We left Bonaire about a month earlier than we had planned, because 99 yr-old Mom was experiencing some health problems.  Spent a few days putting Tusen Takk II to bed at Curacao Marine, and then flew to Bismarck, ND on April 30.

After about a week, when it appeared that the crisis had passed, we flew from Bismarck to Phoenix, where Bruce and Jan Dodge put us up and let us use their car so we could search for a vehicle to tow behind the bus.  On May 10, we chose a 2013 Honda CR-V, because we were impressed with it, and because Bruce and Bill had each also recently purchased CR-Vs and had already successfully modified theirs for towing by adding a base plate and braking system.

On May 11, 2018, we arrived with our new Honda in Parks, AZ, at the home of Bill and Colleen.  Next day, we began a month-long project to get the Allegro Bus and Honda CR-V ready for extended travel.  Why did it take almost an entire month?  Because we undertook so many tasks.

We

  • Replaced the transmission oil and filter
  • Installed an Eez tire pressure monitor system (EEZ-RV-TPMS10) on the bus and auto
  • Installed a Blue Ox baseplate for Honda CR-V
  • Installed a Blue Ox BX7365 Alpha 6,500 lb tow bar
  • Installed Blue Ox lock
  • Installed an Air Force One Braking System in coach and car
  • Installed a Cobra 75WXST CB radio in the RV
  • Replaced the Fleetguard CV50628 Crankcase Ventilation Filter in the RV
  • Added two additional Interstate GC2-ECL-UTL house batteries to the existing four
  • Checked air filter to replace, but it was in good shape so we stored the replacement
  • Installed Progressive Industries EMS-LCHW50 surge protector in the RV
  • Installed two Canadian 310 watt solar panels on the roof of the RV, sending wires down to the controller in the basement via the inside of the vent pipe for the grey water tank
  • Installed Victron solar controller
  • Installed battery monitor in the RV
  • Replaced all four slide toppers (Tough Toppers)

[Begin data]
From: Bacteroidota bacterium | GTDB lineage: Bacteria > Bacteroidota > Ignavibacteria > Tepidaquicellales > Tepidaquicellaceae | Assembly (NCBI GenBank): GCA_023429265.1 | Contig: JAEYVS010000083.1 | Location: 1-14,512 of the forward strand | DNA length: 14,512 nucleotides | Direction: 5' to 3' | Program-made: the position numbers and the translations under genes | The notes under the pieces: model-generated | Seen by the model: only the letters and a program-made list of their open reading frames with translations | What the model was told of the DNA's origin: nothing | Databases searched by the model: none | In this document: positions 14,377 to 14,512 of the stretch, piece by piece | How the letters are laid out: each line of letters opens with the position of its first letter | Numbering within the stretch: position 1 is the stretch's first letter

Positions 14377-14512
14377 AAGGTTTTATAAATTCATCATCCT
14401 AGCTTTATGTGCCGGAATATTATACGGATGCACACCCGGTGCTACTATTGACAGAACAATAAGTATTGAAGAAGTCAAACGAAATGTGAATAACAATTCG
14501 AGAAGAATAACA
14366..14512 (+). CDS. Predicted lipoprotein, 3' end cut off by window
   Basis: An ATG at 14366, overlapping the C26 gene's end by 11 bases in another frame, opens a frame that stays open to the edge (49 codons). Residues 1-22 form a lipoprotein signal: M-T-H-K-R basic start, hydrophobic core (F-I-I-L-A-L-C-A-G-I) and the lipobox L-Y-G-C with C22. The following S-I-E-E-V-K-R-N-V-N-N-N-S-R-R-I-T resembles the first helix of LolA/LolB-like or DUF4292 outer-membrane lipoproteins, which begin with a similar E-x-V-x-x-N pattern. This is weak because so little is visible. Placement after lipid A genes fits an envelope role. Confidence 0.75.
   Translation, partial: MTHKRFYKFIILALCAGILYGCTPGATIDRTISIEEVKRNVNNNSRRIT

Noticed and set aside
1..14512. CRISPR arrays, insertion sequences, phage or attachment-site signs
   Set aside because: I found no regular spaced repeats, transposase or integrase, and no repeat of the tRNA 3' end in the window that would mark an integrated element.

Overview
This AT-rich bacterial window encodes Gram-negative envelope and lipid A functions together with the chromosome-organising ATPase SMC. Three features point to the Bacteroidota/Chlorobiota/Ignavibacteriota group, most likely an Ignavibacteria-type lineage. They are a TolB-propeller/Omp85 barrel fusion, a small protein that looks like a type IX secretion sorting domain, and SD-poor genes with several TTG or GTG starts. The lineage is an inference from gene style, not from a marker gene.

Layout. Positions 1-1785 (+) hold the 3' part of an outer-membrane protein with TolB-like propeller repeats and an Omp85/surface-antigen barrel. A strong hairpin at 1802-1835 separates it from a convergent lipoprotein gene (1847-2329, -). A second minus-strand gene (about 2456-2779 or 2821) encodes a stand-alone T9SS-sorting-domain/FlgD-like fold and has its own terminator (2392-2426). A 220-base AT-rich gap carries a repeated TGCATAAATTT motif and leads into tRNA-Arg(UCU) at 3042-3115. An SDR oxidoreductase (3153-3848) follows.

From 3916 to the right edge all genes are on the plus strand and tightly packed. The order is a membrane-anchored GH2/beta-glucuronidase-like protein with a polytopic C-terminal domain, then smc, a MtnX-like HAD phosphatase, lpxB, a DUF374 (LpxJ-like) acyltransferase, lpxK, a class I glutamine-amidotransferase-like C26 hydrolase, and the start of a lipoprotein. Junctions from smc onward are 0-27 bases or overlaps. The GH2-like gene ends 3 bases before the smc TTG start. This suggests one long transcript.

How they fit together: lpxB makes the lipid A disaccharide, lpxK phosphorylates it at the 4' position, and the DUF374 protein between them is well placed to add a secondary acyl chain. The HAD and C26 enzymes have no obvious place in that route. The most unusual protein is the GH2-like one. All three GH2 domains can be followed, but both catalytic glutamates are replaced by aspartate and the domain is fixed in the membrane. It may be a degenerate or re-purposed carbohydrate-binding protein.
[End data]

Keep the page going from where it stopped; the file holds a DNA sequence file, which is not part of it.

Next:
• Replaced the seal on driver’s side front slide
  • Installed Pioneer MVH-1400 NEX radio in the RV
  • Installed SiriusXM tuner in the RV
  • Installed Garmin 770 LMT-S GPS navigation system
  • Bought a 50 amp extension cord and a ‘ 50 to 15 amp’ dog bone
  • Repaired HWH hydraulic pump (for the leveling jacks) that was leaking, first replacing three o-rings and re-installing and then removing again and replacing another set of o-rings, this time with more success
  • Drained the RV coolant and replaced five different hoses
  • Replaced the alternator belt
  • Replaced the fan drive belt
  • Replaced virtually all tungsten bulbs in the coach with LEDs.

A large cast of characters was involved in the efforts.  The “service center” was provided by Bill & Colleen, who live on a large tract of land at an altitude of 7300 feet adjacent to public forest.  They have a beautiful home, and of significant relevance to the RV project, a very large “garage” that is well-equipped with all manner of tools and three bays, one of which has been expanded to accommodate the full length of their 36′ Tiffin Allegro Bus.

Bruce & Jan, long time friends of Bill & Colleen, often come for a visit, and they were there for some of the effort.  Bruce is as much of a gear- and electronics-head as Bill.  They had parked their “new” 43′ Allegro Bus, purchased just after we bought ours,  at the extra electric pedestal and sewer line that Bill installed near the garage.